Mark hit upon the idea of turning the Ninja Turtles into a toy line, but only if a television series could be made along with it as well. It was at this point, in early 1987, that the Turtles began to mutate again, this time into the pop culture icons that are much more widely known. The image of the Turtles was altered in several ways; most important was making them less actively violent. They also each adopted a unique headband color: Leonardo wore blue, Raphael wore red, Michaelangelo wore orange, and Donatello wore purple. This was so that they could easily distinguish between the action figures of the four turtles. Another change was that the character of April Hunter was significantly softened, changing from a hard-nosed urban beat reporter to more of a generic "damsel in distress." The original villain, Shredder, was revived as well.

The original cartoon series and toy line appeared in the fall of 1988, and it quickly took off like a rocket ship. Eastman and Laird licensed the comic book rights to Archie Comics, who turned the comic into a style similar to the television series, since it was so quickly popular. And the merchandising machine took off. A home video game for the NES was made in 1989, with two sequels to follow in 1991 and 1992, and a Super NES sequel in 1992 as well. Two very popular arcade games were developed as well as a pinball game. There were countless lines of toys produced, some even still appearing as recently as 1998.

Perhaps the pinnacle of the Turtles' mainstream success came with the release of the first of three movies, aptly named Teenage Mutant Ninja Turtles. It was released in 1990 and it featured a surprisingly clever script and well-executed filming, making this a much better film than its' marketing might have indicated. The film's stars included Corey Feldman and Judith Hoag, but the real success was the well-made costumery for the Turtles. It was a huge success, and it spawned two quickly made sequels: 1991's The Secret of the Ooze and 1993's Turtles in Time. A fourth movie was in the process of being made in 1997, even going so far as to have print advertisements, but it was never made.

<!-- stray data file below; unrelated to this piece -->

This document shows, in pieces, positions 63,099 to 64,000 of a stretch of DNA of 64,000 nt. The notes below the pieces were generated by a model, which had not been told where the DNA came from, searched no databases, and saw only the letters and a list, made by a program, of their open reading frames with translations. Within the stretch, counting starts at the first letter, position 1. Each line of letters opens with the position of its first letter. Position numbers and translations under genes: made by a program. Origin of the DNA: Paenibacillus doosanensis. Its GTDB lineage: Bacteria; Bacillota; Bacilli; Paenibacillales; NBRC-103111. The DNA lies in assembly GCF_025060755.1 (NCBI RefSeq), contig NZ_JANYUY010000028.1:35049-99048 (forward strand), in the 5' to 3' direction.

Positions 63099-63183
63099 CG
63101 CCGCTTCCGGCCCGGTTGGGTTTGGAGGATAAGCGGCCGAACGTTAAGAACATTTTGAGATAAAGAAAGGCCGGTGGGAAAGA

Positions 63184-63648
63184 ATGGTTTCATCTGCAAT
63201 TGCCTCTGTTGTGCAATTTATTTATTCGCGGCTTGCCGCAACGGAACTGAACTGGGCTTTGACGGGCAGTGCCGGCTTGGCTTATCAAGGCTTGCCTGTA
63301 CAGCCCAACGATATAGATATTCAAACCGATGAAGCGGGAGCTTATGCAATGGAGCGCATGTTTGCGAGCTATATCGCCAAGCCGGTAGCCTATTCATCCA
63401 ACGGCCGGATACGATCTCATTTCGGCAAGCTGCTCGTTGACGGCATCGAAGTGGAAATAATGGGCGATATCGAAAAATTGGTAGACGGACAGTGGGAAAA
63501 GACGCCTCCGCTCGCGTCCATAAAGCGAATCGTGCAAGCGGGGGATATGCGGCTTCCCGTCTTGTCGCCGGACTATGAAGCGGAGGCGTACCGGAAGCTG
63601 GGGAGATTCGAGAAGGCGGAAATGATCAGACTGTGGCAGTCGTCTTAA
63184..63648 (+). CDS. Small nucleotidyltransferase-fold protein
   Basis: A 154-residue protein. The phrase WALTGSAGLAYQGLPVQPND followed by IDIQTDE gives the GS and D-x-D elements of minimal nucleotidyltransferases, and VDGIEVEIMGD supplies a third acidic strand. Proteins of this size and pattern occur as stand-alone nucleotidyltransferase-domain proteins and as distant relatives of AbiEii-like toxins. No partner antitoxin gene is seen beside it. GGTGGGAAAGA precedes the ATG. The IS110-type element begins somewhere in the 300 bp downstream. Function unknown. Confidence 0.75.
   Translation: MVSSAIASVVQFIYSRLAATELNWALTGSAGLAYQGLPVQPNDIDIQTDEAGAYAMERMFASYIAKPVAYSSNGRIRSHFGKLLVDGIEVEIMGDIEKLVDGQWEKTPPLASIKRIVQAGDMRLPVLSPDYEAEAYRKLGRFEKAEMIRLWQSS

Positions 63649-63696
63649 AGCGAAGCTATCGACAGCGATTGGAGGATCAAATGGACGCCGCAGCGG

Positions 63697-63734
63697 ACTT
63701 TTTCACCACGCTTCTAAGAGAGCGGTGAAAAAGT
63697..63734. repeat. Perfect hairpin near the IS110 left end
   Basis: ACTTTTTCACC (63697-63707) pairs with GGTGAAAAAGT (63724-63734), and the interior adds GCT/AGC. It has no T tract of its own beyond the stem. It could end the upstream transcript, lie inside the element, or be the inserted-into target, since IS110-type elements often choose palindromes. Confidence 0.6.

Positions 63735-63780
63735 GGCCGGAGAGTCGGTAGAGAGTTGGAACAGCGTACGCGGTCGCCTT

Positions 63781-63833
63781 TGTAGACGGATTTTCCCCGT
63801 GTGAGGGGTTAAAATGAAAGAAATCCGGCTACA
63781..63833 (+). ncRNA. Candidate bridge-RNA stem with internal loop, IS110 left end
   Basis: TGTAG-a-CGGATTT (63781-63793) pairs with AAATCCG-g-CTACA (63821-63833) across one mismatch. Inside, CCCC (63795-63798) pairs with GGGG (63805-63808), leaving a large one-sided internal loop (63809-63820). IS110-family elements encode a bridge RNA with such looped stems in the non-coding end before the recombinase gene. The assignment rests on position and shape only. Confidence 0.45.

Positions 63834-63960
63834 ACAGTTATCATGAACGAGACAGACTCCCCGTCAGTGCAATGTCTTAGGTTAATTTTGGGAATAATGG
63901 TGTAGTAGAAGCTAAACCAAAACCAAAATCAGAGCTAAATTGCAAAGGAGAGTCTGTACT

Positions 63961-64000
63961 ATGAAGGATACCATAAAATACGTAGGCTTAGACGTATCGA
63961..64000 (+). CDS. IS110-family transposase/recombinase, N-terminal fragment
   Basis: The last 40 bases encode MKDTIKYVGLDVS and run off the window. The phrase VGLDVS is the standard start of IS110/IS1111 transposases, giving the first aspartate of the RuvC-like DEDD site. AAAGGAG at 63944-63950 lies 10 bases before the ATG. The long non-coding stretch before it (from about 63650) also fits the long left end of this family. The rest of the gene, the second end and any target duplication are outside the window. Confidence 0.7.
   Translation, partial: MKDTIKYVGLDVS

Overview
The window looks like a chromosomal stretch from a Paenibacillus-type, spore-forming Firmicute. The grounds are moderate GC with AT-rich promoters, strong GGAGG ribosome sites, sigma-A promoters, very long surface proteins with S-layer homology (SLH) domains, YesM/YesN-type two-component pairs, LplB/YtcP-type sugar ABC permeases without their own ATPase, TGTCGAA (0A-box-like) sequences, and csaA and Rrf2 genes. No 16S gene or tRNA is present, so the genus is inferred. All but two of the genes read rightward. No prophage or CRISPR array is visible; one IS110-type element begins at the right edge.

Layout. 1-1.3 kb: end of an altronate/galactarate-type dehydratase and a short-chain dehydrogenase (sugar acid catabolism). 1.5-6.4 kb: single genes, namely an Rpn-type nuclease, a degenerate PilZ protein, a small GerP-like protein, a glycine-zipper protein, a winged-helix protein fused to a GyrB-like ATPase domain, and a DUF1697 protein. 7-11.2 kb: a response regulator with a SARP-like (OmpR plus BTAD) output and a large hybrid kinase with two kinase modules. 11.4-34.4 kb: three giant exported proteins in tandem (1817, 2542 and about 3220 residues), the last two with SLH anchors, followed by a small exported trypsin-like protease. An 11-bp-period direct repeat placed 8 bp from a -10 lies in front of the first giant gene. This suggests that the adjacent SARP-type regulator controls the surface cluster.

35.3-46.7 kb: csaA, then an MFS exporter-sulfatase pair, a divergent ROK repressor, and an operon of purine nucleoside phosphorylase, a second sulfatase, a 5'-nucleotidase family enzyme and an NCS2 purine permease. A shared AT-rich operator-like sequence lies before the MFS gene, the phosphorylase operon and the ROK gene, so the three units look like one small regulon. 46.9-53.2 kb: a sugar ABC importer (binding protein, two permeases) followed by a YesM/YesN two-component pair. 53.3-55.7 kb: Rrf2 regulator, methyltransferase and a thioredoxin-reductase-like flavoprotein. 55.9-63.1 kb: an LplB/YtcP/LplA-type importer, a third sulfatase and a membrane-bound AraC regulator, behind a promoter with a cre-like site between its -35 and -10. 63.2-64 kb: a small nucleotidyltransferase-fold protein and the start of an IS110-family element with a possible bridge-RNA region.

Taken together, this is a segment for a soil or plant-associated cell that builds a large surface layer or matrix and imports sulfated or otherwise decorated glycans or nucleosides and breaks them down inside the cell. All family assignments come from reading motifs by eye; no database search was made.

The franchise also spawned countless products, including posters, bedsheets, food items, and other miscellaneous products. Sales were very brisk until 1992, in which they slowly started to slip. By 1996, the franchise was clearly dying, and so a "revival" of sorts was attempted, with a new live-action television series (TMNT: The Next Mutation), hints at a fourth movie, and a new comic book line from Image Comics starting in 1996. These were of high quality (especially the first few issues of the new comic book), but it failed to recapture the magic of the earlier works, and it passed on.

Lately, interest in the Ninja Turtles has been picking up again, with many fans now coming of age and interested in nostalgic memorabilia from an earlier time. The original 1984-1987 comics are also experiencing a great revival, with strong rumors of a gritty John Woo-directed martial arts film based on these early comics. Many Ninja Turtle fans wait with great anticipation.

Teenage Mutant Ninja Turtles was a four player arcade game released by Konami in 1989. It allowed you to take control of four Ninja Turtles (Leonardo, Raphael, Donatello, and Michaelangelo), on a mission to rescue April O'Neil and Splinter, and take on Shredder, Krang, and the rest of the Foot Clan.

This was one of the most successful arcade games of the late 1980s, and it was ported to the Nintendo Entertainment System and the Playchoice 10 system. There were several sequels to this title, both in the arcade and on home consoles. There was even a Teenage Mutant Ninja Turtle pinball machine.

The series as a whole was rather confusing, mainly due to there being two separate numbering schemes for the games. But here is how the 5 arcade versions came out.

The Game

Select your favorite turtle and get ready to embark on one of the best arcade beat 'em ups around. I always use Leonardo, but that is only because I have a four player gameboard installed in my 2-player cabinet, and Leonardo is hardwired to player 1. On the 2-player version you get to select your turtle, but the 4-player version has each turtle hardwired to a particular joystick.